June Jobs: Continued, Solid Gains, but That 5.3% Unemployment Rate Makes the Job Market Look Tighter Than It Is

Jared Bernstein Senior Fellow, Center on Budget and Policy Priorities

Today’s jobs report was a bit weaker than expected, and a bit weaker than it looked at first blush. While payrolls were up 223,000 in June, in line with expectations, and the unemployment rate fell to a record low in this recovery of 5.3%, mitigating factors include:

–downward revisions in payrolls for April and May of 60,000 combined;

–the fall in unemployment was exclusively due to people leaving the labor force, not jobseekers finding work;

–thus, the labor force participation rate ticked down a significant 0.3 percentage points to 62.6%, its lowest level since the late 1970s, though see below re this important trend;

–hourly wage growth was flat in June, and is up 2% over the past year, a slight deceleration from last month’s report;

–average weekly hours worked were also unchanged, so weekly earnings were also up 2%;

–factory employment growth remains weak, up 4,000 and little changed over the past five months (construction was also a weak spot in June, adding no net new jobs).

On the upside, the payroll gains continue to be solid, with employers hiring north of 200,000 workers per month on average (see smoother analysis below), and hiring was robust across much of the service sector. The number of involuntary part-timers continues to decline, and is now down about a million from last year. Long-term unemployment continues to decline as well.

The decline in June’s labor force could, of course, be monthly noise, and in fact, the BLS noted that this variable tends to volatile this time of year, as more people than usual are churning in and out of the job market. There’s also an important structural dimension to the decline in the LFPR, as the older age composition of today’s workforce renders comparisons to the 1970s not particularly valid. But as the job market has gradually tightened, I’ve expected to see some upward movement in the LFPR, as labor demand pulled more people into the workforce. The fact that this has yet to occur suggests that there is much more slack than the 5.3% unemployment rate suggests.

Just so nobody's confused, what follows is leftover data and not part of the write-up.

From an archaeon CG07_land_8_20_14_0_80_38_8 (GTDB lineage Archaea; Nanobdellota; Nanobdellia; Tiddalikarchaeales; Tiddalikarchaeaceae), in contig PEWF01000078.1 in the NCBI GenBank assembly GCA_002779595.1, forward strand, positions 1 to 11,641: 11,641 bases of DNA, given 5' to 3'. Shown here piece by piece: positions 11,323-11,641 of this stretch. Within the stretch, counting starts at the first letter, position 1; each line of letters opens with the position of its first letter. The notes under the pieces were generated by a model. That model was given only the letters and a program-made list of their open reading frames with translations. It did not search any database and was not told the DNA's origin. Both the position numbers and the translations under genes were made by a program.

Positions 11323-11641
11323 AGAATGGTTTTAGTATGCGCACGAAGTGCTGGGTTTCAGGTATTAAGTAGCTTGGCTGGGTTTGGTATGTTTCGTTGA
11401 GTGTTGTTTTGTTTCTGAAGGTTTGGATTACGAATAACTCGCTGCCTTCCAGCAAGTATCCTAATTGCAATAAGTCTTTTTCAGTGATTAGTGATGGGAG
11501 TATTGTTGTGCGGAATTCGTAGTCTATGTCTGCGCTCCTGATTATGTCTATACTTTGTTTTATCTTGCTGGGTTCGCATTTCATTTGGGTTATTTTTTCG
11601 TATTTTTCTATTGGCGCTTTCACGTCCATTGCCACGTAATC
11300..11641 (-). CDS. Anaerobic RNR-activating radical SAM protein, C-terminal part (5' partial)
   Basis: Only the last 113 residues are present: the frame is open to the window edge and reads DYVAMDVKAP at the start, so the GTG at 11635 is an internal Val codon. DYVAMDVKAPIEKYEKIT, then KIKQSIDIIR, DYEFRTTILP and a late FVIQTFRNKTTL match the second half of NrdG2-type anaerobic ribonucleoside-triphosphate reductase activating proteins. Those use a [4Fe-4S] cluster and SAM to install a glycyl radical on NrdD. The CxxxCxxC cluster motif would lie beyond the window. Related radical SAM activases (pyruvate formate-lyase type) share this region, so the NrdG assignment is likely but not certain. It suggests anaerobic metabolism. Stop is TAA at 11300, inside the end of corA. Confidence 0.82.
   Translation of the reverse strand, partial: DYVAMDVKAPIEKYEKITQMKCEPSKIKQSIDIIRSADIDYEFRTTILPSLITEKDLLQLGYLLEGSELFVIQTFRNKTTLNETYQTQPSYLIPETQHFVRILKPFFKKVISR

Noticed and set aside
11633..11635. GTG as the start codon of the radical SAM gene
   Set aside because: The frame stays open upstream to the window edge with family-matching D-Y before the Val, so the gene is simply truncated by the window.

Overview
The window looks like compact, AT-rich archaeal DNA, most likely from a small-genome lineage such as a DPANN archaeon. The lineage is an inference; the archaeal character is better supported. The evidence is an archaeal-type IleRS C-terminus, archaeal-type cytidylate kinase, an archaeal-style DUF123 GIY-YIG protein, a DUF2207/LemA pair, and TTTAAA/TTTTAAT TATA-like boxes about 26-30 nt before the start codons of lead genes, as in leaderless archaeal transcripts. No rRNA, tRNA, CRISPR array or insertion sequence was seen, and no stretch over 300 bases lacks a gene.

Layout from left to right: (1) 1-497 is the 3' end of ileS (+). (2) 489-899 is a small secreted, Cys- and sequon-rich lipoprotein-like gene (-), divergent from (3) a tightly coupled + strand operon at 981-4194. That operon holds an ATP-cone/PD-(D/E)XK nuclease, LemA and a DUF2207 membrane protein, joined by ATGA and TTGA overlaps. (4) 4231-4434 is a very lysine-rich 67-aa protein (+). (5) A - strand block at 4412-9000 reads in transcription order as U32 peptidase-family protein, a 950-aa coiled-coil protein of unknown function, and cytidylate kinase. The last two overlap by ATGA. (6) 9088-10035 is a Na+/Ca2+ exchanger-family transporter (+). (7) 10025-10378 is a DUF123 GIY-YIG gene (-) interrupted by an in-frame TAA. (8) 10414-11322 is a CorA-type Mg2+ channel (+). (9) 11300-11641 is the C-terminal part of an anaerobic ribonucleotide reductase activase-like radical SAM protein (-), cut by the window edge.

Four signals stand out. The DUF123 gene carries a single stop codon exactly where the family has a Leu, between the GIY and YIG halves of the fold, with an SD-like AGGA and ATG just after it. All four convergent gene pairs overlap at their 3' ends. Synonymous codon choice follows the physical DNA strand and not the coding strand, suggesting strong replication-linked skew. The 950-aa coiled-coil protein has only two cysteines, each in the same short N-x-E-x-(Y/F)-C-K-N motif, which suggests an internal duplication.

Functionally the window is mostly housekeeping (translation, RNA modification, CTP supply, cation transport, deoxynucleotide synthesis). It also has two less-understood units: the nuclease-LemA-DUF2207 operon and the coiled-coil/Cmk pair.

To get a better feel for the underlying trend in net job creation, we turn to our patented smoother chart showing monthly averages over 3, 6, and 12 month intervals. Over the past three months, payrolls are up about 220,000 per month, about the same as June, and a slight deceleration from 12-month trend.


Source: BLS, my calculations.

As noted, that 220K trend represents a solid pace of job growth that will eventually, if it persists, help to squeeze out the remaining slack in the job market. But the relatively weak wage growth, the strong-dollar induced weaker manufacturing sector, and the lack of growth in the labor force tells that this is not a “5.3% job market.”

That rate happens to be just about what the Fed considers to be the unemployment rate commensurate with full employment, and based on the bullet points above, that can’t be right. For example, surely, if we were this close to full employment, we’d see more pressure on wage growth. The fact that we clearly do not tells us that a) the measured unemployment rate is biased down, and b) the Fed is having trouble figuring out the natural rate.

That, in turn, implies that talk of raising interest rates is simply premature, full stop. I understand that rates have been very low for very long, and that many Fed critics (and a few Fed governors) are champing at the bit to raise. But when Chair Yellen says they’re “data driven,” I believe her. And the data—while not bad by any means—are not yet consistently strong enough to warrant a change in interest rate policy.


This has been reposted from Jared Bernstein's blog.

Jared Bernstein joined the Center on Budget and Policy Priorities in May 2011 as a Senior Fellow.  From 2009 to 2011, Bernstein was the Chief Economist and Economic Adviser to Vice President Joe Biden, executive director of the White House Task Force on the Middle Class, and a member of President Obama’s economic team. Prior to joining the Obama administration, Bernstein was a senior economist and the director of the Living Standards Program at the Economic Policy Institute in Washington, D.C. Between 1995 and 1996, he held the post of deputy chief economist at the U.S. Department of Labor. He is the author and co-author of numerous books, including “Crunch: Why Do I Feel So Squeezed?” and nine editions of “The State of Working America.”